There's a picture of Dave Mackay sitting in a makeshift dugout at a changing Stamford Bridge in the mid-1970s. He is manager of Derby County and his eyes are focused on the game.
If you look to his left you see his assistant, Des Anderson, and along the line, sitting in what looks like a sleeping bag, is Roger Davies, the championship winning striker of 1975.
But the eye isn't drawn to Mackay's left, it is drawn to his right, where a young boy, nine or 10 years old, is leaning over a wall alongside the Derby manager.
Clearly, the boy is with the boss. Earlier he had been in the team hotel with the Derby players. He had travelled to the ground in the team bus. He'd been in the dressing room watching Roy McFarland and Kevin Hector and Archie Gemmill getting ready until five minutes before the off, when he went into the corridor to allow Mackay to say his piece.
Then he took his place alongside the great man. The boy is not a son, a nephew or family member of any kind, but he's connected all the same.
His name is Rob White and he is the son of John White, the Ghost of White Hart Lane.
At this point in his life, the young man knows little of his late father's greatness. He knows that his dad was Scottish and that he was a footballer, but the full scale of his dad's brilliance is still a mystery to him. He remembers nothing else about him. How could he? He was six months old when his father died.
White embodied skill and wit in the most cherished Spurs team of them all - the historic 1960-61 double-winners that went on to become the first British side to win a European trophy, taking the Cup Winners' Cup in 1963. Bill Nicholson's immortals - John White and Dave Mackay among them. Team-mates, friends, Scots together at the Lane.
In 1964, aged just 27, White was killed by lightning when playing golf at Crews Hill in Enfield. The Observer journalist, Peter Corrigan, got through to Mackay in the hours after it happened and recalls one of the game's toughest footballers crying so hard that he had put the phone down.
Years later, when his memory was fading and his health deteriorating, Mackay recounted the day his friend died. He said a man called Tommy Burton broke the news to him first. As soon as he heard, he got in his car and drove to the golf course.
"I got there as fast as I could," Mackay said. "I don't know. I think I just wanted to see him before they took him away. Just to be with him before he went off to the mortuary. I was too late. I sat down by the tree and I was very upset. I looked at it and there were these two burns in a kind of a circle on the bark, about two foot off the ground. It was just unbelievable. It was very, very sad."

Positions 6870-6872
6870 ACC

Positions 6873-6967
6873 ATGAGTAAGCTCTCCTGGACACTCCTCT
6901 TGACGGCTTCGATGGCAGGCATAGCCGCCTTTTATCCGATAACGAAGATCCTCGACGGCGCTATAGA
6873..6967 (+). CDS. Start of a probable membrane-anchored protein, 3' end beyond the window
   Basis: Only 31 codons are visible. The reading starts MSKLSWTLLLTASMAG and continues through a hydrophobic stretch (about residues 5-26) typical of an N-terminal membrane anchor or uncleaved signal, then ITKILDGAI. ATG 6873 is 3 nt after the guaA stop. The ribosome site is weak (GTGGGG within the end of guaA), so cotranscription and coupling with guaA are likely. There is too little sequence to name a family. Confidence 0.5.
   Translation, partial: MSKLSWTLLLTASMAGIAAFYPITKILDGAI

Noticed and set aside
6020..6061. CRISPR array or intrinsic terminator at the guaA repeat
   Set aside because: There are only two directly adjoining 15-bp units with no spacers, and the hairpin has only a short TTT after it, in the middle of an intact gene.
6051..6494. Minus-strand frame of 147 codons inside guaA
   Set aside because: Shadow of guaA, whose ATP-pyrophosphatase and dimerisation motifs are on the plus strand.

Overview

On Monday, the great Mackay left us and as the news came filtering through there were any number of tributes, from big name players of the past to ordinary supporters of his beloved Hearts and his second-love, Spurs, and from Derby fans who will never forget the job he did as their manager in Brian Clough's wake.
Mackay had been a world class player and an unrivalled leader. He was big and strong and had a will to win that took others with him. He was, in every sense, a mighty man.
On Tuesday evening, his former team-mate, Tommy Docherty, was asked where he'd rank Mackay in the list of the greatest Scottish players. "Top five, aye," said The Doc. "And high-up, too."
The image of Mackay that we know and love the most is the one that he himself hated - the one where he's grabbing Billy Bremner by the shirt like a bully in a playground. Mackay was no bully. He was fiendishly hard, but utterly fair. In that moment, he was merely reacting to a bad tackle to a leg that he had already broken twice.
At home on Tuesday, Rob White looked at the picture of the Stamford Bridge dugout and remembered not Mackay the player but Mackay the man. He remembered his kindness. Rob is 51 now and talks of the influence Mackay had on him in his formative years and what he describes as the "great gift" he gave to him.
|Dave Mackay factfile|
|1958: Captains Hearts to the Scottish league title|
|1959: Joins Tottenham from Hearts in a £32,000 deal|
|1961: Wins the league and FA Cup double with Tottenham. He won two further FA Cups at Tottenham, in 1962 and 1967|
|1968: Sold to Second Division Derby County for £5,000, where he helped Brian Clough's side gain promotion to the First Division in his first season|
|1969: Named joint winner of the Football Writers' Association Footballer of the Year award|
|1971: Appointed player-manager of Swindon Town|
|1972: Becomes manager of Nottingham Forest|
|1973: Succeeds Brian Clough as manager of Derby County|
|1975: Leads Derby County to the league title|
|1977-1995: Manages Walsall, Birmingham City and Doncaster, and a number of clubs in the Middle East|
|2002: Made an inaugural inductee of the English Football Hall of Fame|
|2015: Dies aged 80|
"My dad had been at Alloa and Falkirk, a hard level," he says. "But then he went down to London and it was another world. He arrived at King's Cross and got two buses across to White Hart Lane and it must have been very reassuring for him to know that Dave was there waiting for him.